Why is Race Still Such a Partisan Issue?

by Peter Graham on Aug 20, 2014 | Views: 113 | Score: 3
The Michael Brown shooting... raises important issues about race in the United States... focuses too much on race
Among Americans
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Peter Graham
Peter Graham on Aug 18, 2014 3:55 PM said:

Republicans historically perceive high-profile, white-on-black crime stories - like the Trayvon Martin and ongoing Michael Brown cases - as focusing too much on the issue of race rather than recognizing both the existence of an unanswered question of race relationships in the United States, as well as the opportunity for change and greater equality that such tragedies create.

Anthony Sibley (AJ)
Anthony Sibley (AJ) on Sep 22, 2014 12:43 PM said:

It is a fascinating paradox that the anti-racist policies arising from the Civil Rights Movement would lead to a present in which any genuine reflection on extant racial inequities has become taboo. Excellently said; rather than promoting reconciliation, premature assertions of a 'post-racial America' preclude mutual understanding and inhibit progress towards a land truly of equality and justice for all. Thanks for the learning.

Charlotte A.
Charlotte A. on Dec 30, 2014 4:15 PM said:

Republicans tend to live in rural (non diverse) areas and Democrats tend to live in urban (diverse) areas. Our attitudes towards race are highly shaped by what we are able to observe personally. That is only natural.

Christian Stellakis
Christian Stellakis on Jan 4, 2015 2:13 PM said:

I certainly reject the premise that any genuine reflection on racial inequality has become taboo. Certain individuals based their entire careers on addressing the issues related to race relations. Race remains a very important factor within nearly every aspect of society, but with that being said, it is important to apply the lens of race relations only when necessary, and not jump to conclusions. I believe that the difference between Democrats and Republicans on this issue is the burden of proof required for one to conclude that a certain issue directly pertains to race.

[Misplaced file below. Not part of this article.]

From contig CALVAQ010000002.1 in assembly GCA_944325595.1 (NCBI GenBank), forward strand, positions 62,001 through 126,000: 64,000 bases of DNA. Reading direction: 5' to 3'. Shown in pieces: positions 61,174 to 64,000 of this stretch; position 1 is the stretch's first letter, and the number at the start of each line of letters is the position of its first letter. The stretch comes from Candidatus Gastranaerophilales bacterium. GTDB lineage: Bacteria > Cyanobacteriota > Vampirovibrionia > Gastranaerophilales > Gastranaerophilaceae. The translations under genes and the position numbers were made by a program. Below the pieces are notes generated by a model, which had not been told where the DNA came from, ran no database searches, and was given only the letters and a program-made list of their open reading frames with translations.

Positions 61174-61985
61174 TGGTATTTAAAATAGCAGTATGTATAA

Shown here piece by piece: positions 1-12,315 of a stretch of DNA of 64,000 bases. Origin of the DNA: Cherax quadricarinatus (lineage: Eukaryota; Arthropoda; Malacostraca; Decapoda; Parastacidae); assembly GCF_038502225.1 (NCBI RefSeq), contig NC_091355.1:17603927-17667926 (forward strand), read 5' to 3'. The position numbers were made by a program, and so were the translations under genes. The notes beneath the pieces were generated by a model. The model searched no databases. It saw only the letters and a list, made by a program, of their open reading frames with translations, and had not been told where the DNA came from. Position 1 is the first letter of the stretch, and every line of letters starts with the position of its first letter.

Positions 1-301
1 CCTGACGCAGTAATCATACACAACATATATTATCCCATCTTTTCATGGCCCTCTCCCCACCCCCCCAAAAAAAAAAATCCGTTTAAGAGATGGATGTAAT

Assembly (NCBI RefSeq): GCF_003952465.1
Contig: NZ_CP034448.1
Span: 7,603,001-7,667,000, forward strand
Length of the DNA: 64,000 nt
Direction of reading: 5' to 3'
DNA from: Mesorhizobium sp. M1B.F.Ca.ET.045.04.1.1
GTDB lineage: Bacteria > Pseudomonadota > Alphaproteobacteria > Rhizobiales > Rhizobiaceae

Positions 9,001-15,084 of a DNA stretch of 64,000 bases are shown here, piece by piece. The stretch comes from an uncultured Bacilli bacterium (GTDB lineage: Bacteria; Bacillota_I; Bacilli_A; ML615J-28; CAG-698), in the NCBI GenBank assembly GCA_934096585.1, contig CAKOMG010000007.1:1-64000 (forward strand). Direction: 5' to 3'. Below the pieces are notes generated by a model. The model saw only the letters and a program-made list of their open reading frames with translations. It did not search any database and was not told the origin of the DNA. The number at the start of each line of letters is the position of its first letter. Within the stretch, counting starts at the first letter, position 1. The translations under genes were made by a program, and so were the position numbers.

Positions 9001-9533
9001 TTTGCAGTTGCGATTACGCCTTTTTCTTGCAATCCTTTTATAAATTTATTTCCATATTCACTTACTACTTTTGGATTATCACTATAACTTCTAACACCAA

Anthony Sibley (AJ)
Anthony Sibley (AJ) on Jan 25, 2015 9:34 PM said:

Christian, thanks for the retort. I do not doubt, as you say, that race is (unfortunately) extremely salient within nearly every aspect of our society, nor that certain individuals concern their entire careers with race issues. My point is that for most people, racial injustice has been by and large solved with the eradication of the most obvious discriminatory policies (e.g. Jim Crow). That is-- most Americans now hold the misconception that institutional and large-scale racism is over, and that the only way in which peoples are discriminated against is by the direct misdeeds of an individual "racist." Assertions to the contrary are often immediately deemed as 'playing the race-card' or 'race-baiting' or the like. To use your analogy, the modern "lens of race relations" has been skewed; we are short-sighted-- incapable of recognizing the historical socioeconomic and structural forces that precipitate disproportionate outcomes in poverty, education, criminality, and opportunity in our society. While it is important to not arbitrarily consider something discriminatory, it is imperative that we as a society realize that ours is not 'post-racial,' that our policies and our perspectives allow for the widespread prejudicial treatment of various peoples in our society, to the detriment of some and the benefit of others.

Anthony Sibley (AJ)
Anthony Sibley (AJ) on Jan 25, 2015 9:42 PM said:

Charlotte, I would argue that to be a valid point, but incomplete. Many of us do not interact with diverse groups and so draw much of our racial attitudes from media presentation. Reports have shown that the criminality of certain races is reinforced through unequal media portrayal of the suspect, depending on their race.

Here's one great article on the topic. www.huffingtonpost.com/2014/0…

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